Healthcare has been a hot topic for US politicians for much of the past five years, and is likely to remain so for some time yet.
Notwithstanding the capriciousness of political views on the topic, the ongoing ageing of populations around the world continues to provide solid and well-understood foundations for the long-term growth in the sector. Beyond this, the shape and focus of healthcare continues to evolve, with the proportion of the global disease burden caused by chronic conditions growing from 46% in 2001 to nearly 60% in 2020.
As people live longer, but also with more chronic health conditions, so healthcare costs have mushroomed around the world. The US is of course the stand-out example of this where healthcare costs now constitute over 17% of GDP. However the same pattern is evident in virtually all countries, with most developed world economies spending >10% of GDP on healthcare, and developing economies spending 5-6% on healthcare.
Pressure to cut costs in healthcare while maintaining positive health outcomes has become a key preoccupation for government funded health schemes, as well as for insurance companies and other commercial payers. Technological developments as well as changes in the market are providing a myriad of opportunities for businesses that demonstrate real cost savings for end payers.
Within WHEB’s investment strategy, ‘Health’ is a key investment theme. We believe that companies that are cutting the cost of healthcare are playing a central role in enabling higher quality healthcare to be accessed by a growing proportion of the world’s population. The WHEB strategy is currently invested in six companies representing approximately 7% of the fund that are primarily focused on cutting costs in healthcare.
For example, in the US, the fund is invested in a number of businesses that use their scale to negotiate reduced costs on behalf of their clients. This includes both Premier Inc. and CVS Health Corporation who are major purchasers of healthcare equipment/consumables and of pharmaceuticals respectively. CVS Health, as an operator of a US pharmacy network, has also been aggressively promoting generic over branded pharmaceuticals as an additional strategy for cutting costs for their customers.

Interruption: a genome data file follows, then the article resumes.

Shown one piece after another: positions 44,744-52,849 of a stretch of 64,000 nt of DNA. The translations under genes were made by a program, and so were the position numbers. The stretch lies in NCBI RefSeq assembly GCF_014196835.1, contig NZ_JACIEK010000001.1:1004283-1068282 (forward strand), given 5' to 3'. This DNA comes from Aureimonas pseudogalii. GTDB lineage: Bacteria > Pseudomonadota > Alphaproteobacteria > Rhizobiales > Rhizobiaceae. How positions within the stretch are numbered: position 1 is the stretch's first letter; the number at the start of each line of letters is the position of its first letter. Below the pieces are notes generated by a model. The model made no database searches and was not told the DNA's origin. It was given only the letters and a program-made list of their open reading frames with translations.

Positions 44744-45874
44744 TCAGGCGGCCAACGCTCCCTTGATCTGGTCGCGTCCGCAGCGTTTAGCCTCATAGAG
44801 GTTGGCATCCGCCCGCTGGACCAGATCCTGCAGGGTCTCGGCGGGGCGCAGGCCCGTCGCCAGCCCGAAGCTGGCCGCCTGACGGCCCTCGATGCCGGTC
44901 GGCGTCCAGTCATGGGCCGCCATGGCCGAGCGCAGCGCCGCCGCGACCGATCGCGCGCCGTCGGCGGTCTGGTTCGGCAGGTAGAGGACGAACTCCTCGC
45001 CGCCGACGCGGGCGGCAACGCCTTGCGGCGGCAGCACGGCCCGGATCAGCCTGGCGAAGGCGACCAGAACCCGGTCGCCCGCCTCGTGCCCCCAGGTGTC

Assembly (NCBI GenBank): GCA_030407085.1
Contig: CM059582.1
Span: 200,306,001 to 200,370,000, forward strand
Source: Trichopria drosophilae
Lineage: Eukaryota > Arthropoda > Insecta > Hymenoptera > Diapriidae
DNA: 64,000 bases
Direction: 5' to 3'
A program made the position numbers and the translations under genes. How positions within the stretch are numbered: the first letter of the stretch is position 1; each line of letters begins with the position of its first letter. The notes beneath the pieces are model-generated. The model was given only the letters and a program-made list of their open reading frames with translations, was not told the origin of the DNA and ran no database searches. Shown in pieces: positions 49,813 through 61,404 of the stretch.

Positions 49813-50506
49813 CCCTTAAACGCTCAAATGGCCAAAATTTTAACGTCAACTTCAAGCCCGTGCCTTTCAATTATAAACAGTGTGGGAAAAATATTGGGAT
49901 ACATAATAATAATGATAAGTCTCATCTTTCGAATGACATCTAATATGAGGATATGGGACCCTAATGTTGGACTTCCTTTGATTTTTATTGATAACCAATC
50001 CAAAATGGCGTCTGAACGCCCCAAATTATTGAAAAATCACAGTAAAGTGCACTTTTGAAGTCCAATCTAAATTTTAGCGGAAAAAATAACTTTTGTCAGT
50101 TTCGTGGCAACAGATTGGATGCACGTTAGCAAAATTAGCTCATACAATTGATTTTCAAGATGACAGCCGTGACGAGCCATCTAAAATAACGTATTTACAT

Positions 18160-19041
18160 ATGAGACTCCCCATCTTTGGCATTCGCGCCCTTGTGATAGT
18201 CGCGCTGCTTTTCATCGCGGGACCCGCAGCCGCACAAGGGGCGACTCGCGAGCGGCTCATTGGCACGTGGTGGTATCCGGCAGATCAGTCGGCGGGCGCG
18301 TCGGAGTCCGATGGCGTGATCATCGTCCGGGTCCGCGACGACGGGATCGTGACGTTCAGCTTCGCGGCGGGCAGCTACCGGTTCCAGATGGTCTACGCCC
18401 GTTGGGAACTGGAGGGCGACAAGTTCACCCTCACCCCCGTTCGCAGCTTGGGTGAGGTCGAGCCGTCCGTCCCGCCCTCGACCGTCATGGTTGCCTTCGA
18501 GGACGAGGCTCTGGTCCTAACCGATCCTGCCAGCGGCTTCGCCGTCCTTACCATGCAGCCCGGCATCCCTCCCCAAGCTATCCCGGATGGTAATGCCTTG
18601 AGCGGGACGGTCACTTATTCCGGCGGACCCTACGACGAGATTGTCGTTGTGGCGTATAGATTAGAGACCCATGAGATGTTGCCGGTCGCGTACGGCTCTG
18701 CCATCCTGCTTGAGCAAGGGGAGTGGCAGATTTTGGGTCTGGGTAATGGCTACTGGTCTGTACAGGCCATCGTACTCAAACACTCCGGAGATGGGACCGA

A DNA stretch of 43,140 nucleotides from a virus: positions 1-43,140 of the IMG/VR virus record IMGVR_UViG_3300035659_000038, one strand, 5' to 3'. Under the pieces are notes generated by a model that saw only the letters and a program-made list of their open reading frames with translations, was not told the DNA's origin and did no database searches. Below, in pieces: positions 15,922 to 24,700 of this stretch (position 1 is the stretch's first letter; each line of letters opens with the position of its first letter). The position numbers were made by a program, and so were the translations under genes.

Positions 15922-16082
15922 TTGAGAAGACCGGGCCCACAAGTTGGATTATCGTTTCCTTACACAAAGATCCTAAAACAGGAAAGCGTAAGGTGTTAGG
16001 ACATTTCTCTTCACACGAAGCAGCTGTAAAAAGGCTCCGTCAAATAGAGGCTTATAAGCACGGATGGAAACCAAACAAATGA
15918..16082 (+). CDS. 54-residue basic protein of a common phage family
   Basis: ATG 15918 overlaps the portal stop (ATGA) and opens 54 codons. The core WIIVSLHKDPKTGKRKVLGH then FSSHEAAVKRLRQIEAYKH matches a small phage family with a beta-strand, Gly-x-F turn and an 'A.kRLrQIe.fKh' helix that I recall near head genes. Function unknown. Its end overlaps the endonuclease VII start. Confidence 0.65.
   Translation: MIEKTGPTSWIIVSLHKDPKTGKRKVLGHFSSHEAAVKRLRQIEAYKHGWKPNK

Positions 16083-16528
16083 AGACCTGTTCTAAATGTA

New technology is also playing a central role in cutting healthcare costs. The fund is invested in one UK-based business BTG plc, which is developing novel therapies focused on the minimally invasive diagnosis and treatment of cancer, varicose veins, blood clots and a variety of other conditions.
Better management and interrogation of big data in healthcare is also yielding significant potential for cost reductions. The fund is, for example, invested in Cerner, a major provider of healthcare information technology (IT) solutions that help manage healthcare records better, and identify better treatment options. HMS Holdings also uses healthcare IT to identify payment inaccuracies, helping save money for public healthcare schemes such as the US Government schemes Medicaid and Medicare.
The most recent investment in the fund is in a business called Centene which is a US health insurer. Centene provides healthcare insurance for low income and vulnerable groups in the US. Their whole focus is on providing low cost access to healthcare to these populations in the US utilising their scale and technology to drive down the cost of healthcare for these groups.
Views on government’s role in healthcare provision will likely remain hotly contested in the US and elsewhere for some time to come. Removing costs and improving efficiencies will, in our view however, remain a key part of the solution whichever political view holds s
 The World Health Organisation (WHO)
 Organisation for Economic Cooperation and Development (OECD)
 WHO and the World Bank